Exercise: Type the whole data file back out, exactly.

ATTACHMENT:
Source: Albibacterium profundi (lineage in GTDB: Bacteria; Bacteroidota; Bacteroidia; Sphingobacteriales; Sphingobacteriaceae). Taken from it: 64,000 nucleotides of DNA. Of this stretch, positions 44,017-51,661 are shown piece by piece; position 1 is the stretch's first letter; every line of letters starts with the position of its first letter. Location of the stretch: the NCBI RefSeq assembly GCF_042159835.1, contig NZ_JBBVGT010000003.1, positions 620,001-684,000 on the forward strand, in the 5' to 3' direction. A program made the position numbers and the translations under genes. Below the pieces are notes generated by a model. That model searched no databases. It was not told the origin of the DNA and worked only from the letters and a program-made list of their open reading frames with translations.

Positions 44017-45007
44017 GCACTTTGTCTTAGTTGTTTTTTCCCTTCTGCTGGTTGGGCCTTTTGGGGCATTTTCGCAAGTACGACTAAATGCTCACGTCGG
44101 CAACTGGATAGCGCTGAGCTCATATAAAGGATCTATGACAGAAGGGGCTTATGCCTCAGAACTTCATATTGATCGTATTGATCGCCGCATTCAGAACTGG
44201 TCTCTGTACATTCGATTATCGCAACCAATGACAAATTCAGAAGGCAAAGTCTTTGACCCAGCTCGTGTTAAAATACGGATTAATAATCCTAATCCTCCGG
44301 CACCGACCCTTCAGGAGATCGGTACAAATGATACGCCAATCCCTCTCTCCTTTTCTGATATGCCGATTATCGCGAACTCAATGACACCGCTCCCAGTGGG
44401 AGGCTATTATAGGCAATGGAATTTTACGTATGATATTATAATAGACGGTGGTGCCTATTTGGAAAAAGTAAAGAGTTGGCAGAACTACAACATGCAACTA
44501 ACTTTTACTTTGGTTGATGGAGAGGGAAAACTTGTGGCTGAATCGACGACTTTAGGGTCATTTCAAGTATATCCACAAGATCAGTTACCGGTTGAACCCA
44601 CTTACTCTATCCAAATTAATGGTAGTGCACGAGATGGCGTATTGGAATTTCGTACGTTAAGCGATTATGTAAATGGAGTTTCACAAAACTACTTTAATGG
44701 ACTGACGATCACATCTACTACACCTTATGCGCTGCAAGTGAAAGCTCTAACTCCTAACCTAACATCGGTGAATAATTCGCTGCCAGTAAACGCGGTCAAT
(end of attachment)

Source: Albibacterium profundi (lineage in GTDB: Bacteria; Bacteroidota; Bacteroidia; Sphingobacteriales; Sphingobacteriaceae). Taken from it: 64,000 nucleotides of DNA. Of this stretch, positions 44,017-51,661 are shown piece by piece; position 1 is the stretch's first letter; every line of letters starts with the position of its first letter. Location of the stretch: the NCBI RefSeq assembly GCF_042159835.1, contig NZ_JBBVGT010000003.1, positions 620,001-684,000 on the forward strand, in the 5' to 3' direction. A program made the position numbers and the translations under genes. Below the pieces are notes generated by a model. That model searched no databases. It was not told the origin of the DNA and worked only from the letters and a program-made list of their open reading frames with translations.

Positions 44017-45007
44017 GCACTTTGTCTTAGTTGTTTTTTCCCTTCTGCTGGTTGGGCCTTTTGGGGCATTTTCGCAAGTACGACTAAATGCTCACGTCGG
44101 CAACTGGATAGCGCTGAGCTCATATAAAGGATCTATGACAGAAGGGGCTTATGCCTCAGAACTTCATATTGATCGTATTGATCGCCGCATTCAGAACTGG
44201 TCTCTGTACATTCGATTATCGCAACCAATGACAAATTCAGAAGGCAAAGTCTTTGACCCAGCTCGTGTTAAAATACGGATTAATAATCCTAATCCTCCGG
44301 CACCGACCCTTCAGGAGATCGGTACAAATGATACGCCAATCCCTCTCTCCTTTTCTGATATGCCGATTATCGCGAACTCAATGACACCGCTCCCAGTGGG
44401 AGGCTATTATAGGCAATGGAATTTTACGTATGATATTATAATAGACGGTGGTGCCTATTTGGAAAAAGTAAAGAGTTGGCAGAACTACAACATGCAACTA
44501 ACTTTTACTTTGGTTGATGGAGAGGGAAAACTTGTGGCTGAATCGACGACTTTAGGGTCATTTCAAGTATATCCACAAGATCAGTTACCGGTTGAACCCA
44601 CTTACTCTATCCAAATTAATGGTAGTGCACGAGATGGCGTATTGGAATTTCGTACGTTAAGCGATTATGTAAATGGAGTTTCACAAAACTACTTTAATGG
44701 ACTGACGATCACATCTACTACACCTTATGCGCTGCAAGTGAAAGCTCTAACTCCTAACCTAACATCGGTGAATAATTCGCTGCCAGTAAACGCGGTCAAT